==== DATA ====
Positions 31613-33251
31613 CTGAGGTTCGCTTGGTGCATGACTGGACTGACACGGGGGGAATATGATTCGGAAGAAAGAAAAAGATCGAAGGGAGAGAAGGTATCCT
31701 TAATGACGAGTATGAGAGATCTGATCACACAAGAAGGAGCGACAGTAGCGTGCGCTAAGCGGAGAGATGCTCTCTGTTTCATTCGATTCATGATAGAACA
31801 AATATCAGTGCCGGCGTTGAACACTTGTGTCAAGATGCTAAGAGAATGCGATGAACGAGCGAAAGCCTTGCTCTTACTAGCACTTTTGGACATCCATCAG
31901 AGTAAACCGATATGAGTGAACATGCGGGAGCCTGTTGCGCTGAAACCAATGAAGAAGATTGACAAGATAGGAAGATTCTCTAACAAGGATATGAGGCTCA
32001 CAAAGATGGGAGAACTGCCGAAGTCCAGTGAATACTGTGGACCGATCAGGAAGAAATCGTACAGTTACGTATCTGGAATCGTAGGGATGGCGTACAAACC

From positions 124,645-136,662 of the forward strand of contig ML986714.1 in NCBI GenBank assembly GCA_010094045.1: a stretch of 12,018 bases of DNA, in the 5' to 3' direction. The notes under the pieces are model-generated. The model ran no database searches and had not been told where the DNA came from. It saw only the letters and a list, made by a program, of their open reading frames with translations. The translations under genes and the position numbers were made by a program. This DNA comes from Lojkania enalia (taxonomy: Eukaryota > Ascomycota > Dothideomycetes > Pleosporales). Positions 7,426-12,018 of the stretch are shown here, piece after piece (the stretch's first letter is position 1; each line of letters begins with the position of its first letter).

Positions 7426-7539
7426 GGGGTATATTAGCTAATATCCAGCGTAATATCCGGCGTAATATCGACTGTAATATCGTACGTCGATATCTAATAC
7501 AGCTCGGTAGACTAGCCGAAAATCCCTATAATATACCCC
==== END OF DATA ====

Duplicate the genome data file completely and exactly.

Positions 31613-33251
31613 CTGAGGTTCGCTTGGTGCATGACTGGACTGACACGGGGGGAATATGATTCGGAAGAAAGAAAAAGATCGAAGGGAGAGAAGGTATCCT
31701 TAATGACGAGTATGAGAGATCTGATCACACAAGAAGGAGCGACAGTAGCGTGCGCTAAGCGGAGAGATGCTCTCTGTTTCATTCGATTCATGATAGAACA
31801 AATATCAGTGCCGGCGTTGAACACTTGTGTCAAGATGCTAAGAGAATGCGATGAACGAGCGAAAGCCTTGCTCTTACTAGCACTTTTGGACATCCATCAG
31901 AGTAAACCGATATGAGTGAACATGCGGGAGCCTGTTGCGCTGAAACCAATGAAGAAGATTGACAAGATAGGAAGATTCTCTAACAAGGATATGAGGCTCA
32001 CAAAGATGGGAGAACTGCCGAAGTCCAGTGAATACTGTGGACCGATCAGGAAGAAATCGTACAGTTACGTATCTGGAATCGTAGGGATGGCGTACAAACC

From positions 124,645-136,662 of the forward strand of contig ML986714.1 in NCBI GenBank assembly GCA_010094045.1: a stretch of 12,018 bases of DNA, in the 5' to 3' direction. The notes under the pieces are model-generated. The model ran no database searches and had not been told where the DNA came from. It saw only the letters and a list, made by a program, of their open reading frames with translations. The translations under genes and the position numbers were made by a program. This DNA comes from Lojkania enalia (taxonomy: Eukaryota > Ascomycota > Dothideomycetes > Pleosporales). Positions 7,426-12,018 of the stretch are shown here, piece after piece (the stretch's first letter is position 1; each line of letters begins with the position of its first letter).

Positions 7426-7539
7426 GGGGTATATTAGCTAATATCCAGCGTAATATCCGGCGTAATATCGACTGTAATATCGTACGTCGATATCTAATAC
7501 AGCTCGGTAGACTAGCCGAAAATCCCTATAATATACCCC